Profiles of university liaisons in professional development schools

Kathleen Dickinson Rockwood, Fordham University

Abstract

Professional Development Schools (PDS), representing long-term partnerships between schools and universities, stress joint efforts and collegial work that strive to impact on student achievement, faculty professional development, teacher preparation, research, and organizational renewal. The collaborative reform agenda embraced by the Professional Development School movement requires not only a different type of commitment and interaction between the partner institutions but also people who can successfully negotiate the required “boundary-spanning” roles between the school and university cultures. Many educational reformers acknowledge that teacher education faculty require different preparation in order to manage the broadening PDS roles and responsibilities. ^ In response, this exploratory, qualitative study sought to describe the role of the PDS university liaison. Specific attention was directed to understanding the dispositions, skills, and critical actions of the liaisons. A differentiated sample of 3 PDS university liaisons was identified in 3 stages by reputation, criteria-based, and maximum variation across organizations. Primary informants included the university liaisons and their collaborating PDS partners. The emergent design relied on 3 data sources that included interviews, observations, and review of documents. The research concentrated on obtaining rich descriptions that resulted in a profile of each university liaison. ^ The research findings corroborated that each of these 3 university liaisons engaged in work that moved them toward the collaborative reform agenda. Their partners perceived the partnership as being very positive and different from traditional school-university relationships. Furthermore, there was strong congruence in perceptions about the multi-faceted roles the university liaisons assumed. There were remarkable commonalties among the university liaisons in their dispositions and skills. Critical actions were evidenced by no singular acts, rather consistent responses and actions over time. The university liaison's effectiveness and scope of work could be directly associated to the level of commitment and support received from the university. It is hoped that the study's findings and recommendations may influence higher education institutions to reexamine professional development practices, the level of explicit university support, and the hiring considerations for individuals assigned roles in Professional Development Schools. ^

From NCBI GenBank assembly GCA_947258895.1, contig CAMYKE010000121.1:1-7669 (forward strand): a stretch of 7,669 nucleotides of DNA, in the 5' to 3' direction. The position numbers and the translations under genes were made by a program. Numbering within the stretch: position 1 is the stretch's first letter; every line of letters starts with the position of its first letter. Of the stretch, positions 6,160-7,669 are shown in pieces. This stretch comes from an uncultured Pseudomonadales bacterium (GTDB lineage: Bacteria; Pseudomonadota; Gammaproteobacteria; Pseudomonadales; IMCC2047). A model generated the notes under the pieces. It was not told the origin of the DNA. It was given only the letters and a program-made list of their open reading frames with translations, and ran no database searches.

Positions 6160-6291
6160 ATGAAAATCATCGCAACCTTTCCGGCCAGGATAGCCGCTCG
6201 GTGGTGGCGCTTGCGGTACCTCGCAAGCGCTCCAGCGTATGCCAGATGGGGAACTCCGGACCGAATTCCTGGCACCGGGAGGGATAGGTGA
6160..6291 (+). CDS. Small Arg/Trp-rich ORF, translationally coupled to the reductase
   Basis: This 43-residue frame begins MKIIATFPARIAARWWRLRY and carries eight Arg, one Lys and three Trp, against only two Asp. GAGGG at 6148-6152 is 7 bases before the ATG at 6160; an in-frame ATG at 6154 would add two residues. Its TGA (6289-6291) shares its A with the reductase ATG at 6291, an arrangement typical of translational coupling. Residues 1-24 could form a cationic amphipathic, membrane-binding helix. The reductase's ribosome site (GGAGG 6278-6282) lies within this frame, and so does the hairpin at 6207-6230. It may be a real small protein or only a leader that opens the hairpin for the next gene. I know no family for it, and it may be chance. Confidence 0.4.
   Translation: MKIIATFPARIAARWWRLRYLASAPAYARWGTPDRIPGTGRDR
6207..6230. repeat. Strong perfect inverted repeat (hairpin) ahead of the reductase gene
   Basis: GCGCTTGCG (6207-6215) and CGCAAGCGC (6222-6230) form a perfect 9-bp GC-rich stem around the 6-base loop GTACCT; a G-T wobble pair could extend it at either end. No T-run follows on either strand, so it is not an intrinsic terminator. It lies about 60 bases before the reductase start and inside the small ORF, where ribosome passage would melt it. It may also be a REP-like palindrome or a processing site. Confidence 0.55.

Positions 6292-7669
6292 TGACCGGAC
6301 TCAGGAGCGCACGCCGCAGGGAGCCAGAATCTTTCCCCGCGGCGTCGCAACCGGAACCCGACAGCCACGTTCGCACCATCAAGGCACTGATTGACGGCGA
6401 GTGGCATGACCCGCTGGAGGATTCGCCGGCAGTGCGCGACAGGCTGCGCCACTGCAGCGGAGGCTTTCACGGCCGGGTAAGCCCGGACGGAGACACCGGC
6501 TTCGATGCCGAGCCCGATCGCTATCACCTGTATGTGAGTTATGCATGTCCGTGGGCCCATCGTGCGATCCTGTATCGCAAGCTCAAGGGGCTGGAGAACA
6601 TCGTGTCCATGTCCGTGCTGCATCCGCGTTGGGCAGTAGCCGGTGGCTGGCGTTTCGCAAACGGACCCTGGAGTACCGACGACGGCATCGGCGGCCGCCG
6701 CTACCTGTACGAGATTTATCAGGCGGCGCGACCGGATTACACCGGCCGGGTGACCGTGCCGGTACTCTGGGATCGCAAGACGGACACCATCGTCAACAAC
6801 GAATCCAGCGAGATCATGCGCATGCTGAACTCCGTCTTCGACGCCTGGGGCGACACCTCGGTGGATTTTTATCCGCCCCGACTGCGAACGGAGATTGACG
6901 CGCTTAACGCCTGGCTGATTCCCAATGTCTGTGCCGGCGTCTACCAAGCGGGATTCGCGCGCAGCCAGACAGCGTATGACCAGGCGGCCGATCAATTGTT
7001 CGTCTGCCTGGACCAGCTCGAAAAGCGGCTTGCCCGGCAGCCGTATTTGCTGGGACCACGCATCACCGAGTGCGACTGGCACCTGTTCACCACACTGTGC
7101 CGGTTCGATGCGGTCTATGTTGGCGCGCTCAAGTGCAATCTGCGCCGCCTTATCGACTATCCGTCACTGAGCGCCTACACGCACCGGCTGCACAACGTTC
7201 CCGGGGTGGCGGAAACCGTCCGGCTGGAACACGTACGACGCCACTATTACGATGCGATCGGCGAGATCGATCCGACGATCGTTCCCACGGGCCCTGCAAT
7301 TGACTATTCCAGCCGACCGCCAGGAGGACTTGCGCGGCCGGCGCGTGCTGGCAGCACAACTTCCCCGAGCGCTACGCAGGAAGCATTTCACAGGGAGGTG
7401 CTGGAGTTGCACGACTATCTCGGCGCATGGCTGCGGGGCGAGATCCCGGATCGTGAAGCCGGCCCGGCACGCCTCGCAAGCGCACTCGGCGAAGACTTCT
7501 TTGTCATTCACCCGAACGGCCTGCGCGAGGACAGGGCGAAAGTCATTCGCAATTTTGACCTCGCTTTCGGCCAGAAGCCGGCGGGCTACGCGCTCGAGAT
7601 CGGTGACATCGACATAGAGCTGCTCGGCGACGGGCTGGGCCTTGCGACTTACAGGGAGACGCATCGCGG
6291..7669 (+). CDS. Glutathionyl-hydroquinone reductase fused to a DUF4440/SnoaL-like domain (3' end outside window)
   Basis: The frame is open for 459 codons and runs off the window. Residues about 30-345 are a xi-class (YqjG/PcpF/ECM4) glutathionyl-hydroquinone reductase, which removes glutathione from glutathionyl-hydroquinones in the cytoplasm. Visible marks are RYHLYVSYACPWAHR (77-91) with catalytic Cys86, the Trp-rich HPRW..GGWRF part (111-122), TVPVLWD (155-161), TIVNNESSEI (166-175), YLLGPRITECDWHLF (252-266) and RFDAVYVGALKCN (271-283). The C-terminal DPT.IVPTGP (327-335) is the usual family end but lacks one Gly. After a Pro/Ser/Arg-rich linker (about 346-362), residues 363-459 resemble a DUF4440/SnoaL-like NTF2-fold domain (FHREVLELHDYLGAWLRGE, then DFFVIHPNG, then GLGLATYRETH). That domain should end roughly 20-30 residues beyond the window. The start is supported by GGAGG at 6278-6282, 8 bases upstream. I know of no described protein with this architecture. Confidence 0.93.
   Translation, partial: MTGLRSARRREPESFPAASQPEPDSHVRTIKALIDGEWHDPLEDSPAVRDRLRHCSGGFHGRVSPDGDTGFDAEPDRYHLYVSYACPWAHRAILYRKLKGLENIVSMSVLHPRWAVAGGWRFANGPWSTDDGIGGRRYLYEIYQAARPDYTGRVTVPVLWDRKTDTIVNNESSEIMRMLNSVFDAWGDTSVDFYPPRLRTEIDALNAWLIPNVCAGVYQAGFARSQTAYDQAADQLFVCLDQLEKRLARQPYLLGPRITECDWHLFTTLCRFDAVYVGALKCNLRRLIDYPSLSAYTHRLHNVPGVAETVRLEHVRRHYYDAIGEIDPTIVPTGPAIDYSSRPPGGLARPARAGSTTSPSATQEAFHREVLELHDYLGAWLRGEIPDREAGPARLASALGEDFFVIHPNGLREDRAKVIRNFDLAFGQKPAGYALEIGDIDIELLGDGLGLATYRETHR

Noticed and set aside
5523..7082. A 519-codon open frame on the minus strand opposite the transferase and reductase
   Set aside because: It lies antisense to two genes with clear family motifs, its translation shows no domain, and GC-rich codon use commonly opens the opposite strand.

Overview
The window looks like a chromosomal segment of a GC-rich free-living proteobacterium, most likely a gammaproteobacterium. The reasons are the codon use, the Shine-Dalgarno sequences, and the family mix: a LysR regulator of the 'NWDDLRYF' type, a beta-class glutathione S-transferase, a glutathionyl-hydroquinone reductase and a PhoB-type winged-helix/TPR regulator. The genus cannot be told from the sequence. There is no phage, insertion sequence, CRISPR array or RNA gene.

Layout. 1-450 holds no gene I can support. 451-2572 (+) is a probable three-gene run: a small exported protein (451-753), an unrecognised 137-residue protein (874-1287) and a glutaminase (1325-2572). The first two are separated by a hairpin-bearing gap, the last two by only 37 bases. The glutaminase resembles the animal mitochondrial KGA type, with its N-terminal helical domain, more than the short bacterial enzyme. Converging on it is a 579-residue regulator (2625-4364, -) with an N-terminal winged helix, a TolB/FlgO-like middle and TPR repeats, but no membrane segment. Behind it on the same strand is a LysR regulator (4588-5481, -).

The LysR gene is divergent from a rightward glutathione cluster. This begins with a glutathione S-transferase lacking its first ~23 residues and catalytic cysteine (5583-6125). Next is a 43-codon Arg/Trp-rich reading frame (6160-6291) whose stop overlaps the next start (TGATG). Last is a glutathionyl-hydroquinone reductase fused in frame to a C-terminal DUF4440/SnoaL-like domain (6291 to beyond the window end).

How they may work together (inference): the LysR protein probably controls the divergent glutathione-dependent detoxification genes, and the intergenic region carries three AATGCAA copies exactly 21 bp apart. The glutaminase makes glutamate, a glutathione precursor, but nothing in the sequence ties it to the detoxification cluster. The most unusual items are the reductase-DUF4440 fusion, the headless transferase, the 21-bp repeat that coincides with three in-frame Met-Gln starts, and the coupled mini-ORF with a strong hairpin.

Subject Area

Education, Higher

Recommended Citation

Kathleen Dickinson Rockwood, "Profiles of university liaisons in professional development schools" (January 1, 2001). ETD Collection for Fordham University. Paper AAI3021710.
http://fordham.bepress.com/dissertations/AAI3021710

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